The Colorado Food Systems Hub is designed to advance the research, policy, and community engagement work of the 18+ food policy councils across the state. The Colorado Food Policy Network (COFPN) works to ensure all Coloradans have access to affordable, nutritious food by promoting healthy, community-based, and economically viable food systems throughout the state.
With close to 20 participating food systems coalitions and policy councils, the growing COFPN turned to Community Commons to help support their efforts to collect, visualize, and analyze state, regional, and local data. One example of how COFPN is visualizing their work and impact is through the Movement Map.
One feature of the Colorado Movement Map is the ability to filter the results of the map by initiative type. Filters are easily turned on and off by checking and unchecking the boxes in the legend on the right side of the map. For example, the map below shows just food assistance programs in the Colorado Springs area. You can further filter by type of food assistance program – double up food bucks, food pantry donations, SNAP at direct markets, older adult food program, and other healthy food incentives.
You can also click on any of the initiatives on the map to learn more. This example shows the name of the health food incentive program – High Country Conservation Center’s Grow to Share Food Donation Program, a brief description, and a their service area.
Do you have an initiative in Colorado but don’t see it on the map? Contact the Colorado Food Systems Hub to get on the map.
Colorado Food Systems Report
In addition to the Movement Map, the COFPN also developed its own food systems report. The Colorado Food Systems Report utilizes pre-existing data in Community Commons and integrates local and regional data to round out the report. Below are a few examples of the unique indicators COFPN is using to help assess food systems across the state:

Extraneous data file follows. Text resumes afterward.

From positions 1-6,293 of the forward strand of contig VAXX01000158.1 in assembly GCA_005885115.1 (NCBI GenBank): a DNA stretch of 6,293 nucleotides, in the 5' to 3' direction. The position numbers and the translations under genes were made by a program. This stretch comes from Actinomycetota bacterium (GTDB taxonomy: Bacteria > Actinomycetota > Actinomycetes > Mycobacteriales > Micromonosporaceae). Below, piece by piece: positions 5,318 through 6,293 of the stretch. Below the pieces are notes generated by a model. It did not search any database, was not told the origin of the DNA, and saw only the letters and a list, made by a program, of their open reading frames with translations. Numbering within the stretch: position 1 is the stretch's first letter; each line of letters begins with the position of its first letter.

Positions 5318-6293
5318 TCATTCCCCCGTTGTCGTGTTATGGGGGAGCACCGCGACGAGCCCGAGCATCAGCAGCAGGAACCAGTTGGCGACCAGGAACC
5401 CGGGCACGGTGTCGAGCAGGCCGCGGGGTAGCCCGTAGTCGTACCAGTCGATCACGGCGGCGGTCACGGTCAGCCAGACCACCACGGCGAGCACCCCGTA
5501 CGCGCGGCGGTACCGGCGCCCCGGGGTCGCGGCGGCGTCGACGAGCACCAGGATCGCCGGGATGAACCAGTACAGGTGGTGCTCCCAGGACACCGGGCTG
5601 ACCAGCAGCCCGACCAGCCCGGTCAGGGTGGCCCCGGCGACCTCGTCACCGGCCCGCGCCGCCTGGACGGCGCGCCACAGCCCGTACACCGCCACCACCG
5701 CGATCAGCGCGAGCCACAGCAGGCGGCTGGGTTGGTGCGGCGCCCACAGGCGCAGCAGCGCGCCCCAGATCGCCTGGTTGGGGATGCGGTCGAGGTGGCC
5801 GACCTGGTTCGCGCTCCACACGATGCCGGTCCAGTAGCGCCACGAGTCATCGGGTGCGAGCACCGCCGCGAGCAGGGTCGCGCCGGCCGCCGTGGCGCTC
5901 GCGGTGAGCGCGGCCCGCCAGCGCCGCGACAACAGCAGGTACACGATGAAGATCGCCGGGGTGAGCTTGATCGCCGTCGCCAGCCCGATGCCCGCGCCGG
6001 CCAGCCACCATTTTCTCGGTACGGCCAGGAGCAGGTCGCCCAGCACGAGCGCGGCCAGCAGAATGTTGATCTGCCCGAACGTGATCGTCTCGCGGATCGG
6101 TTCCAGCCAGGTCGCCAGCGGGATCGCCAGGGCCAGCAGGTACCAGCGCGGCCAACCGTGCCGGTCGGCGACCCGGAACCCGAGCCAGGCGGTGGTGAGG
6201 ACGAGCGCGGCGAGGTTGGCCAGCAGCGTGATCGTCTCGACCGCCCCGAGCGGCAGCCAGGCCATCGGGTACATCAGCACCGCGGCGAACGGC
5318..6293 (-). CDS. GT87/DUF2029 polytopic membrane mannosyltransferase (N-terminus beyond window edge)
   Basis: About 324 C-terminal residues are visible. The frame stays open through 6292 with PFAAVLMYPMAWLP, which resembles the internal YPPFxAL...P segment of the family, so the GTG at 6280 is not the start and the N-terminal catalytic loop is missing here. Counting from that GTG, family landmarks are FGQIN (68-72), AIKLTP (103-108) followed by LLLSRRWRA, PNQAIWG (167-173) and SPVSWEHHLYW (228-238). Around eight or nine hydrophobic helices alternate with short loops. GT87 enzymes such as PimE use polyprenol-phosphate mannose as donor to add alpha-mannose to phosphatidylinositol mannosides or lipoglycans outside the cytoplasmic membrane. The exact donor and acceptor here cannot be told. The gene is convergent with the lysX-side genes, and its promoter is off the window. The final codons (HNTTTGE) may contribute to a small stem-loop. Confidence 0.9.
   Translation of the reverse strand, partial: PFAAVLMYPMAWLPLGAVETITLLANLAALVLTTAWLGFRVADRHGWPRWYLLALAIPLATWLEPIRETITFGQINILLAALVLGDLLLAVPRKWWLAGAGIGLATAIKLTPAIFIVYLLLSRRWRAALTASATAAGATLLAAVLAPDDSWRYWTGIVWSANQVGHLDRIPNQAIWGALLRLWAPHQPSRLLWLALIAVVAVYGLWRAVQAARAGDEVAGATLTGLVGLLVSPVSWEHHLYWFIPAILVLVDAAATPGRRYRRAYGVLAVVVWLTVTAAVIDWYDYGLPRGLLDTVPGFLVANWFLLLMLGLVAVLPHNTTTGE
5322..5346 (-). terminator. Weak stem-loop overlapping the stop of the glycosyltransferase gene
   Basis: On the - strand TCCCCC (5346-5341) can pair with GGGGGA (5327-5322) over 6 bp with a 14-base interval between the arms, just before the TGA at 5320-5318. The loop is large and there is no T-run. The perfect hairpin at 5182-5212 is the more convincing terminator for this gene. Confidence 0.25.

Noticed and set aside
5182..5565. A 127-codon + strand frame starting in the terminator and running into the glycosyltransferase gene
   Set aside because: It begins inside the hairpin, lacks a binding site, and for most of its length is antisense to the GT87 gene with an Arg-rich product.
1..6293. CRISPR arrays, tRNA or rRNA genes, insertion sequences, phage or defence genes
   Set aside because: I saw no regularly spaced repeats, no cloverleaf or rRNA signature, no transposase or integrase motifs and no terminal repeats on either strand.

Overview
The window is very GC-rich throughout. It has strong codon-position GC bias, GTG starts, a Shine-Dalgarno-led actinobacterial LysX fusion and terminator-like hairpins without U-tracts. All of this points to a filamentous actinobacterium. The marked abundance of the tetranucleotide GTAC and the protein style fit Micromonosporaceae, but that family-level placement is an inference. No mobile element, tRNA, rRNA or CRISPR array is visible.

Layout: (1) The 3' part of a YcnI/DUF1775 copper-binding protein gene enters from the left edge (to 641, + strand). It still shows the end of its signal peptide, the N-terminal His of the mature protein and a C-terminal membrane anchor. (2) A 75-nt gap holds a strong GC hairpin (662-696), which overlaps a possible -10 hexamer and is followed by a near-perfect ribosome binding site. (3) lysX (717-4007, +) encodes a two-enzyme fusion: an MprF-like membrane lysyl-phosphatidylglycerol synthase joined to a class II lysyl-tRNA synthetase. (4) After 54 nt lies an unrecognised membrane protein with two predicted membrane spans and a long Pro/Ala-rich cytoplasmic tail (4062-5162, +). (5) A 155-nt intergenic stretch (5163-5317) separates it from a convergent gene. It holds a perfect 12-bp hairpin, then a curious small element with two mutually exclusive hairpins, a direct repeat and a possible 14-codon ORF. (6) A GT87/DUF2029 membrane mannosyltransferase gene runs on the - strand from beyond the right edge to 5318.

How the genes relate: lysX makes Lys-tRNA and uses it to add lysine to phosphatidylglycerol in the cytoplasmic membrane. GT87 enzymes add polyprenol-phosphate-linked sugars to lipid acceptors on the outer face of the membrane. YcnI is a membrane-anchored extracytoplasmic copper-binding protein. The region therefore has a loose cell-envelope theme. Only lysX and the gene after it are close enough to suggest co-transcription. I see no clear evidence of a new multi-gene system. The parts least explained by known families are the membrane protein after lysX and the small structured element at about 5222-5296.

Local Food Grants and Projects
Local food grants and projects includes the number of federal investments (grants) in local food across the United States. Projects reported here are funded by the United States Department of Agriculture (USDA), as well as other federal institutions investing in local food.
The table below lists the monthly cost/self-sufficiency wage listed by type for families in Adams County, CO.
Farms by Value of Sales
The pie chart shows the value of sales for farms in Adams County, CO. Fifty percent of farms in Adams County have annual sales between $0 and $2,500 while only 3.8% of farms have annual sales of $50,000 – $100,000.
This data shows the total number of agri-tourism farms in Adams County, CO and their total annual income.
The above indicators are just a few examples of the local data included in the Colorado Food Systems Report. To view the other indicators or create a full food systems report, check out the Colorado Food Systems Hub.
Have questions about the Movement Map or Colorado Food Systems Report? Contact the Colorado Food Systems Hub for answers!